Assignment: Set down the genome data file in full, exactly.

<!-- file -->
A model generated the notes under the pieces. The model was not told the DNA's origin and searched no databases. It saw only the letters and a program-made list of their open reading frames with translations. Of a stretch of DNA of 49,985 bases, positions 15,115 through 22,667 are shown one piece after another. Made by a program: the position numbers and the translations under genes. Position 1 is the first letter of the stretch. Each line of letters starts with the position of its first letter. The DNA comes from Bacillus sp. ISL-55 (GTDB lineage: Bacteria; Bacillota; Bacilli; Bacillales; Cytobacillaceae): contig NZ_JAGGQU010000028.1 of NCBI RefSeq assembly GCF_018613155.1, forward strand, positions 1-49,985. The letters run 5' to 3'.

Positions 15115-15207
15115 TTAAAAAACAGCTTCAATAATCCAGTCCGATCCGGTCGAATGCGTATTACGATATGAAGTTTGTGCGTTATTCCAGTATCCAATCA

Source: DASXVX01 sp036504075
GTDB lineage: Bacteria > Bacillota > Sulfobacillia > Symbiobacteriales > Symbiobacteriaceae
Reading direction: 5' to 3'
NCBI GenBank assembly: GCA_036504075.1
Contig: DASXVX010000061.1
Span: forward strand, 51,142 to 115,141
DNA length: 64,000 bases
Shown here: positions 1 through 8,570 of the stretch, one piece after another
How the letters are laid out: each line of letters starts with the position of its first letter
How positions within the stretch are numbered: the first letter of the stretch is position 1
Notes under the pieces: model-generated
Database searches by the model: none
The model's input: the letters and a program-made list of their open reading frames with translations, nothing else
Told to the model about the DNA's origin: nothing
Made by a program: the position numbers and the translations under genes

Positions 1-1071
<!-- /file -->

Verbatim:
A model generated the notes under the pieces. The model was not told the DNA's origin and searched no databases. It saw only the letters and a program-made list of their open reading frames with translations. Of a stretch of DNA of 49,985 bases, positions 15,115 through 22,667 are shown one piece after another. Made by a program: the position numbers and the translations under genes. Position 1 is the first letter of the stretch. Each line of letters starts with the position of its first letter. The DNA comes from Bacillus sp. ISL-55 (GTDB lineage: Bacteria; Bacillota; Bacilli; Bacillales; Cytobacillaceae): contig NZ_JAGGQU010000028.1 of NCBI RefSeq assembly GCF_018613155.1, forward strand, positions 1-49,985. The letters run 5' to 3'.

Positions 15115-15207
15115 TTAAAAAACAGCTTCAATAATCCAGTCCGATCCGGTCGAATGCGTATTACGATATGAAGTTTGTGCGTTATTCCAGTATCCAATCA

Source: DASXVX01 sp036504075
GTDB lineage: Bacteria > Bacillota > Sulfobacillia > Symbiobacteriales > Symbiobacteriaceae
Reading direction: 5' to 3'
NCBI GenBank assembly: GCA_036504075.1
Contig: DASXVX010000061.1
Span: forward strand, 51,142 to 115,141
DNA length: 64,000 bases
Shown here: positions 1 through 8,570 of the stretch, one piece after another
How the letters are laid out: each line of letters starts with the position of its first letter
How positions within the stretch are numbered: the first letter of the stretch is position 1
Notes under the pieces: model-generated
Database searches by the model: none
The model's input: the letters and a program-made list of their open reading frames with translations, nothing else
Told to the model about the DNA's origin: nothing
Made by a program: the position numbers and the translations under genes

Positions 1-1071